- Facebook, the social network with more than 2 billion users worldwide, is ready to spend as much as $1 billion on original shows for its platform by the end of next year, The Wall Street Journal reported, citing people familiar with the matter.
- The spending plans indicate that CEO Mark Zuckerberg is willing to put more money than before to become a "video-first" platform. He has said the company is willing to pay for some content now, but eventually expects video creators will be financed through an ad revenue-sharing model.
- Meanwhile, Time started airing a video series for Watch, Facebook's new platform for shows and videos. "Homemade vs. The Internet," a cooking reality show that pits a millennial food writer against an award-winning chef, will run for five episodes, a statement said.
Improved mobile bandwidth has helped to drive a major shift toward video programming, which social media companies like Facebook and Snapchat see as a key way to keep audiences engaged with their apps and lure big-name advertisers. Facebook is keen on developing programming that people like to discuss on social media, such as sports. The company was outbid by 21st Century Fox’s Star India for the broadcast and digital streaming rights to the Indian Premier League for cricket matches from 2018 to 2022, according to The Wall Street Journal.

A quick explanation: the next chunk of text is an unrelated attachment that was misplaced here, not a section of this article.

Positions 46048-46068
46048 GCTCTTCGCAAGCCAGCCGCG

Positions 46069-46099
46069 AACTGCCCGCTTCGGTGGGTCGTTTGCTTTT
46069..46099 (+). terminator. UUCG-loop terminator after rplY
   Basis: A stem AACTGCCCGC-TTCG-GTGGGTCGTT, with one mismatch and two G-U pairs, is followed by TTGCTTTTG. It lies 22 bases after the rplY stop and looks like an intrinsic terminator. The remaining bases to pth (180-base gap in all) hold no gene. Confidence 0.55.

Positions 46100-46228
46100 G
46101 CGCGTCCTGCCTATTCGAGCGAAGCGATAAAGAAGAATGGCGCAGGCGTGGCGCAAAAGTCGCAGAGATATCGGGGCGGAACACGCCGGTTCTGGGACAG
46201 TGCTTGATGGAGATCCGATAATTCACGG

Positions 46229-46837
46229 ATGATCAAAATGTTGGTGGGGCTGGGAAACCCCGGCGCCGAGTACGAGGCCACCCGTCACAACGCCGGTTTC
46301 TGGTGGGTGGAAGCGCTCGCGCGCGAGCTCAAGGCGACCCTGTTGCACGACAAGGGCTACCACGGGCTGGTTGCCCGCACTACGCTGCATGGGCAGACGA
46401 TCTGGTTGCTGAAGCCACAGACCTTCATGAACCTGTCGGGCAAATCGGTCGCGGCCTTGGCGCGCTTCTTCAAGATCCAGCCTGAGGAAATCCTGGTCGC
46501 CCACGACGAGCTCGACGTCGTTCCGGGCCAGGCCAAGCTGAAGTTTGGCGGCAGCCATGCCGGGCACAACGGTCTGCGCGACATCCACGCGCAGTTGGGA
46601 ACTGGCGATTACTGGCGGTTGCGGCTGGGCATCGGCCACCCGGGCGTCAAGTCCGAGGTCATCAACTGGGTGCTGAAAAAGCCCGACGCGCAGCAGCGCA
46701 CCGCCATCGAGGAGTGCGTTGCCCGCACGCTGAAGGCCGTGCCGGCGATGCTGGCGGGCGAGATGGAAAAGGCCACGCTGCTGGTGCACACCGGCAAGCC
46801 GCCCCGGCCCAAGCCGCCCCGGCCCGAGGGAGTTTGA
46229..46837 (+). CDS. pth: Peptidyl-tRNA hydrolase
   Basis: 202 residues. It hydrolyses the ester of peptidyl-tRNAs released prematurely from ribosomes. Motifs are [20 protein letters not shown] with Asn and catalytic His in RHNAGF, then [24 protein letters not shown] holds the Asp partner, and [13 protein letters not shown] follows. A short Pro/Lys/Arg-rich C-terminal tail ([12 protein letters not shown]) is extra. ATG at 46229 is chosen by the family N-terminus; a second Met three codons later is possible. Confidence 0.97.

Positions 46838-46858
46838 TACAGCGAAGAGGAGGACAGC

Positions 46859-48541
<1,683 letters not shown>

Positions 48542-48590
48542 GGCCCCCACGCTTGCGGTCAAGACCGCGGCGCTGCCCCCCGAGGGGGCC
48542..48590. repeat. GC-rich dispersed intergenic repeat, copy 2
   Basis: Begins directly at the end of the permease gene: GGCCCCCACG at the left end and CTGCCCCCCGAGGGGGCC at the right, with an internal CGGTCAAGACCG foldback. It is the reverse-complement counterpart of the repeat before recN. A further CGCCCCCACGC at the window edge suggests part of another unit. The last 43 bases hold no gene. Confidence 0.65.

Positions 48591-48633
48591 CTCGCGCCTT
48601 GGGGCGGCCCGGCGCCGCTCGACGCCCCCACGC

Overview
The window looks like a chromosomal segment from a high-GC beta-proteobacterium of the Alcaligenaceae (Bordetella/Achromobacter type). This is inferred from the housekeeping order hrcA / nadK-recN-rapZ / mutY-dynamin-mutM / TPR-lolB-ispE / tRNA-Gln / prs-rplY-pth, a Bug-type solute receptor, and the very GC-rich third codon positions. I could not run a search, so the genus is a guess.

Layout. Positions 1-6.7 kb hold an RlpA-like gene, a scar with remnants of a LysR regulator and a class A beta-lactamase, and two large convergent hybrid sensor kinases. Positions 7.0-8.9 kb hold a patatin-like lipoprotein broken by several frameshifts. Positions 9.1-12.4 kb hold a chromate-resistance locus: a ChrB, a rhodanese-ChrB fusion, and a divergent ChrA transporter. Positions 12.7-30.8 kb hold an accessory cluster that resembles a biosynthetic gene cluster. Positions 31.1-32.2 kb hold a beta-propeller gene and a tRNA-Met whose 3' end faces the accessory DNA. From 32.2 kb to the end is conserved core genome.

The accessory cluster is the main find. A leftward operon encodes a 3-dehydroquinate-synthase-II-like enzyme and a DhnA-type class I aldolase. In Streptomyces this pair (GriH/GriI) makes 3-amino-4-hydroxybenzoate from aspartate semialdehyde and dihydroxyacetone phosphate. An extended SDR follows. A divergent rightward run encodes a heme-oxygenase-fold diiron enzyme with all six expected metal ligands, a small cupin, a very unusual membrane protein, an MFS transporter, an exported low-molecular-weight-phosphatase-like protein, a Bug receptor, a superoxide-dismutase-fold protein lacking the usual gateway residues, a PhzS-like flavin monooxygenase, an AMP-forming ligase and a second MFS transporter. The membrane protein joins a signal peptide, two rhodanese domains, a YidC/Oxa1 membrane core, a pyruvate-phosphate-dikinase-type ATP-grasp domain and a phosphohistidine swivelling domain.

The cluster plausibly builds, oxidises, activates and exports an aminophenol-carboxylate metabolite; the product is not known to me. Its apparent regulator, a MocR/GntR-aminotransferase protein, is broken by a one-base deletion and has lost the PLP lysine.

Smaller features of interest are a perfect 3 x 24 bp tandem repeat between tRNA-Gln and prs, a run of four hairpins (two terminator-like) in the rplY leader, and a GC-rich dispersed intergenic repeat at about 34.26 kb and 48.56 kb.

But Facebook isn’t alone in seeking original video programming. Traditional broadcasters, cable networks and tech companies like Google’s YouTube, Netflix and Amazon are plowing billions of dollars into movies, TV series and documentaries to compete for people’s attention. Apple, whose iTunes and App Store provide a platform for content creators, is also prepared to spend on original content.
While TV viewing traditionally has been a passive experience, Facebook wants support content in ways that can be shared to play up the strengths of its platform. In addition to video, the company also wants to get licensing rights to music that its users play in the background of videos they upload, according to Bloomberg News. Facebook wants to make deals with music owners so that the company can avoid turning off users whose videos get removed for violating copyrights.